The summer of 2023 has been a stark example of the escalating impacts of climate change. Extreme weather events across the globe, from typhoons and hurricanes to wildfires and heatwaves, have resulted in human casualties and disrupted ecosystems. The end of summer on the calendar will likely not mean an end to extreme weather, but it does mean that hundreds of thousands of young people, most of whom (regardless of political affiliation), will return to college campuses with increased concerns about climate change, and questions regarding what their institutions are doing about it.
A decade ago, fossil fuel divestment movements began to spread across campuses nationwide. While these movements may have quietened down over the years, the recent climate events are likely to reignite them with even greater fervor. Today’s students, more informed and concerned about the environment, and the role that fossil fuel companies have played in delaying action, will undoubtedly exert increasing pressure on their universities to take decisive action against climate change.
Most large institutions have faced the question of divestment. Many have determined that remaining invested in fossil fuel companies and using their voices as shareholders would be the most effective way to make an impact and create financial value. However, those same institutions that decided to engage with high polluting companies are having difficulty pointing out meaningful progress backing up that decision. Shareholder engagement efforts with oil and gas companies are plateauing and at the same time, there is growing skepticism around fossil fuel companies’ commitment to transitioning their businesses. Institutions such as the Church of England, that once held hope for fossil fuel companies to transition are now re-evaluating their stance and divesting from all their remaining oil and gas investments citing the inadequate progress made by fossil fuel companies towards achieving net-zero emissions.
For fiduciaries, administrators, and managers of university endowments, this presents both a challenge and an opportunity. The challenge lies in addressing the likely growing calls for divestment from fossil fuels. The opportunity is to not only demonstrate that the institution is listening to student activists, but to take real meaningful action that protects endowments from the multifaceted financial risks posed by climate change. In some cases, divestment might be the right course of action, in others, a different or perhaps more nuanced approach might be required.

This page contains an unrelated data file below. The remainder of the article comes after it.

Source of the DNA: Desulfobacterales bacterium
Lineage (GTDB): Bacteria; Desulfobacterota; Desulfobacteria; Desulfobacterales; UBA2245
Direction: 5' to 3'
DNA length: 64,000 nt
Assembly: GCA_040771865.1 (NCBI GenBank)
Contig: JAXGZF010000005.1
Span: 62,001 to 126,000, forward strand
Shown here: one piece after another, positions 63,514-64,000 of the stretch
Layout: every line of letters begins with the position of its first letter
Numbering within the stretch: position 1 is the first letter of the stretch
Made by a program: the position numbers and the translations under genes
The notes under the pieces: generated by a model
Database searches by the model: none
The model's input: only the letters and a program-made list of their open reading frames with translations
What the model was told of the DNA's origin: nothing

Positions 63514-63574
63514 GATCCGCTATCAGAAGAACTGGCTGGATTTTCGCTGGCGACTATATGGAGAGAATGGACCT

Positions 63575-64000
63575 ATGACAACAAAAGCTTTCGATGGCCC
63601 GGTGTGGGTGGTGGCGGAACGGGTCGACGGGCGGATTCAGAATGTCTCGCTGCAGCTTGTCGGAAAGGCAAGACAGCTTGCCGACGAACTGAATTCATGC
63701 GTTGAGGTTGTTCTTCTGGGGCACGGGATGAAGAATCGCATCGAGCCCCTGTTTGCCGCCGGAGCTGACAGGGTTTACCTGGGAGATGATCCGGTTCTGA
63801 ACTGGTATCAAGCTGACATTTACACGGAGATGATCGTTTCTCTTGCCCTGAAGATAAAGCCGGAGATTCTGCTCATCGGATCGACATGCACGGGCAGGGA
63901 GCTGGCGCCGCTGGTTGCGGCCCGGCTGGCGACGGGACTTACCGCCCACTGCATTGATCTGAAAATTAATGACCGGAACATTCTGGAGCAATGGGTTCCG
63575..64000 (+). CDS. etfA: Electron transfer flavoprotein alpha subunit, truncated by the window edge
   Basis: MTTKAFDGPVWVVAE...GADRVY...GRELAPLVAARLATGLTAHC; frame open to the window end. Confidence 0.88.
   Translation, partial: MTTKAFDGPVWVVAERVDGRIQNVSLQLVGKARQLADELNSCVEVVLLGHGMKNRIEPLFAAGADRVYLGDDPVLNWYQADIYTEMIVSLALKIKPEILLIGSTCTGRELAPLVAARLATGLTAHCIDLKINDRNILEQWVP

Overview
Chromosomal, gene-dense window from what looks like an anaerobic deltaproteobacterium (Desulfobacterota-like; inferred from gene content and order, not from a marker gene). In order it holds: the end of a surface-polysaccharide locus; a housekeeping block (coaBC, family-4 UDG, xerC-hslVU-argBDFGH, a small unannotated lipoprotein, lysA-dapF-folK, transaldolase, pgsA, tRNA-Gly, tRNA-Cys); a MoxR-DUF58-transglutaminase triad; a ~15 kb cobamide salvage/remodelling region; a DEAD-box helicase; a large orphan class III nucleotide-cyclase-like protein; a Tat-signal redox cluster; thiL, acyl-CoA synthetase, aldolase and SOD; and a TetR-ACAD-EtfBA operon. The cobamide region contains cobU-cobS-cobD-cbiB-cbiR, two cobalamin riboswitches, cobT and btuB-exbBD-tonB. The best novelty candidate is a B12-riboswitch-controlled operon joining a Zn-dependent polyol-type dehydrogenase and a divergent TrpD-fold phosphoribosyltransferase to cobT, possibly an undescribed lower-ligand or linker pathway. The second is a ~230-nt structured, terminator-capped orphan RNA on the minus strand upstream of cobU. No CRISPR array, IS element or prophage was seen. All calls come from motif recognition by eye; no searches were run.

Those challenges and opportunities are profound on the campuses of large public universities, particularly the land-grant and flagship state universities where the actions and statements of these institutions have an outsized influence on not just state policy makers, but the opinions of the populace more broadly. The responsibility for managing these challenges typically rests with the university Board of Trustees (or similar) and their Investment Committees.
It’s also worth noting that the role of a university’s board is distinct from that of a corporate board. While the latter may prioritize short-term profits, the former must prioritize the long-term well-being and reputation of the institution. It’s also essential to recognize that the primary constituents of these universities are young people – the very generation that will bear the brunt of the climate challenges ahead. Their concerns, hopes, and aspirations cannot be dismissed as mere youthful idealism; they are grounded in the reality they are witnessing, and will continue to experience, unless we can decarbonize the global economy.
Public, land-grant universities are beacons of practical knowledge, progress, and societal advancement. Their actions, or lack thereof, send a powerful message to the broader community, particularly in the middle of the country, where climate action and urgency lags. Some Midwestern public universities have taken meaningful steps. The University of Michigan, for instance has committed to net zero, and on the urging of the Board of Regents, committed to divesting from fossil fuels. Choosing to ignore the clarion call of climate change not only risks alienating students but also jeopardizes the very reputation that these public universities have worked so hard to build. More importantly, these decisions will likely impact student and faculty recruitment.
To trustees and committee members: If you have not taken action to integrate climate considerations into the endowment investment policies, the fall semester presents a great opportunity to engage and further study the topic with staff, students and faculty. Maintaining the status quo, or the position that taking some action is “too expensive” is simply not a viable option. The world is changing, and with it, the expectations and demands of the younger generation. By taking steps, you not only safeguard the financial health of the endowment but also align with the research of your faculty and the curriculum of about every college on your campus. In the end, it’s not about divestment. It’s about situational awareness and understanding that implementing climate-aligned policies and approaches can improve long-term risk-adjusted performance. But more than anything, it’s about stewardship, responsibility, and doing right by those who look up to you for guidance and leadership.